The state said its review revealed “some serious concerns” in agency practice and regulatory violations.
According to the state summary regarding the 21-month-old:
The boy and his sibling were residing with the maternal grandfather and step-grandfather since November 2014, when both were removed from their parents’ care.
The parents had been investigated by Children and Youth between October 2010 and January 2014 due to referrals involving two older half-siblings. These allegations were deemed unsubstantiated, though the parents participated in a parenting program.
Another referral in March 2014 prompted Children and Youth to conduct ongoing investigations that led to the November 2014 placement of the boy and his sibling with the maternal grandparents. The two half-siblings were in the custody of the grandparents at that point.
The complaints about the parents included the condition of their home, their partying and allowing people to stay at their house drinking and playing loud music, fighting between the mother and father, developmental delays of the children, inappropriate dressing of the children and the children’s frequent illnesses.
The state report cited the county’s failing to check the background of the maternal grandmother before the boy and his sibling were placed in her care. Information in agency case files and historical knowledge of experienced caseworkers and supervisors “would raise question as to the maternal grandmother’s ability to safely care for the children as an approved kinship caretaker.”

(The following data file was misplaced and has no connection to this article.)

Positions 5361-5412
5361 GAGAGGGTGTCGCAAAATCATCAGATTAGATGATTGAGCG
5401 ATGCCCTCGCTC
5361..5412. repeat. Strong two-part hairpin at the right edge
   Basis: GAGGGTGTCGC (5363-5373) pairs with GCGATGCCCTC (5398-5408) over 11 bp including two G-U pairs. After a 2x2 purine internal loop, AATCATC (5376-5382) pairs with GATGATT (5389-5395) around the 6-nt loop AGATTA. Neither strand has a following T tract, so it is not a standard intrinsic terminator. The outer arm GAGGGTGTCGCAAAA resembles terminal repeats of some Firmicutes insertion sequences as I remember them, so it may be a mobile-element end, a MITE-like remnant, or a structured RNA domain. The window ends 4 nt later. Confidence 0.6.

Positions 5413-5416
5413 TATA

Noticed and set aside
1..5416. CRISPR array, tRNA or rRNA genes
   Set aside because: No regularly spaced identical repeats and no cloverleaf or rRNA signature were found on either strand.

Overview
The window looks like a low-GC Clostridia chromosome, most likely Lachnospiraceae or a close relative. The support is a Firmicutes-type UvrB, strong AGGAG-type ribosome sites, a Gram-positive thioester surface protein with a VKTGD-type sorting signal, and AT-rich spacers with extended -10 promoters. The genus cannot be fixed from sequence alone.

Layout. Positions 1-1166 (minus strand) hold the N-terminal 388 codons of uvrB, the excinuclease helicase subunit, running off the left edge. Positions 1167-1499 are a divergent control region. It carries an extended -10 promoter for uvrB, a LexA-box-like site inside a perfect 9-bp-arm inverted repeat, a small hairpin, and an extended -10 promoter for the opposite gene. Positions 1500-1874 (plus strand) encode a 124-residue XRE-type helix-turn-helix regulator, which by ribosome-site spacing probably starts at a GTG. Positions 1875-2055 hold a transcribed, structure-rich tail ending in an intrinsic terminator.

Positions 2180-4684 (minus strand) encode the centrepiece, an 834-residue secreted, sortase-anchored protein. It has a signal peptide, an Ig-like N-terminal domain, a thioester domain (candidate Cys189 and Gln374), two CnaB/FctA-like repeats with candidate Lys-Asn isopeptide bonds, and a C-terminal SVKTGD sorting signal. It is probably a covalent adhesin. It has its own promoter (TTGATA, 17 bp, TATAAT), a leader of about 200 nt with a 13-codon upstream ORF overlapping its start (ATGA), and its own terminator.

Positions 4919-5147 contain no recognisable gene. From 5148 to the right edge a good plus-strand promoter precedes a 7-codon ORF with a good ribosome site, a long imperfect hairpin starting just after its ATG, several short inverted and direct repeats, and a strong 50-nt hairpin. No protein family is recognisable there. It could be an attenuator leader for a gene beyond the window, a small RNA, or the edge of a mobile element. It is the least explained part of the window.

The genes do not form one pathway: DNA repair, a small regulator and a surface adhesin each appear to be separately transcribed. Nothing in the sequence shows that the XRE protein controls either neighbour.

During the state investigation, it was determined the boy’s surviving sibling had a fractured clavicle and lower back bruising, and neither grandparent could provide an explanation for these injuries. Both caregivers were found to be responsible for the sibling’s injuries.
The surviving sibling and two half-siblings were placed together in a foster home after the boy’s death.
The parents are working with county Children and Youth to regain custody of the youngest surviving child.
Services are being provided to the maternal grandmother and maternal step-grandfather to determine if the older half-siblings can return to their care.
County Manager Robert Lawton sent county council members an email Friday with the text of a memorandum county Children and Youth Services Director Krista McIlhaney issued to her staff.
The provisional license allows the agency to continue full operation, and the agency has implemented a corrective action plan of program and operational changes to address concerns, she said. The state will work with the county to ensure it meets all licensing criteria, she said.
The agency “welcomes” the state scrutiny, which will include frequent reviews and random checks of documentation and compliance with protocols and procedures, she wrote.
“County management fully recognizes how difficult a job the employees of Luzerne County Children and Youth Services have and understands the challenges with which they are presented each day. Children and Youth Services will take full advantage of the state’s support during this process, which will ultimately make the agency an even stronger organization,” she wrote.
Reach Jennifer Learn-Andes at 570-991-6388 or on Twitter @TLJenLearnAndes.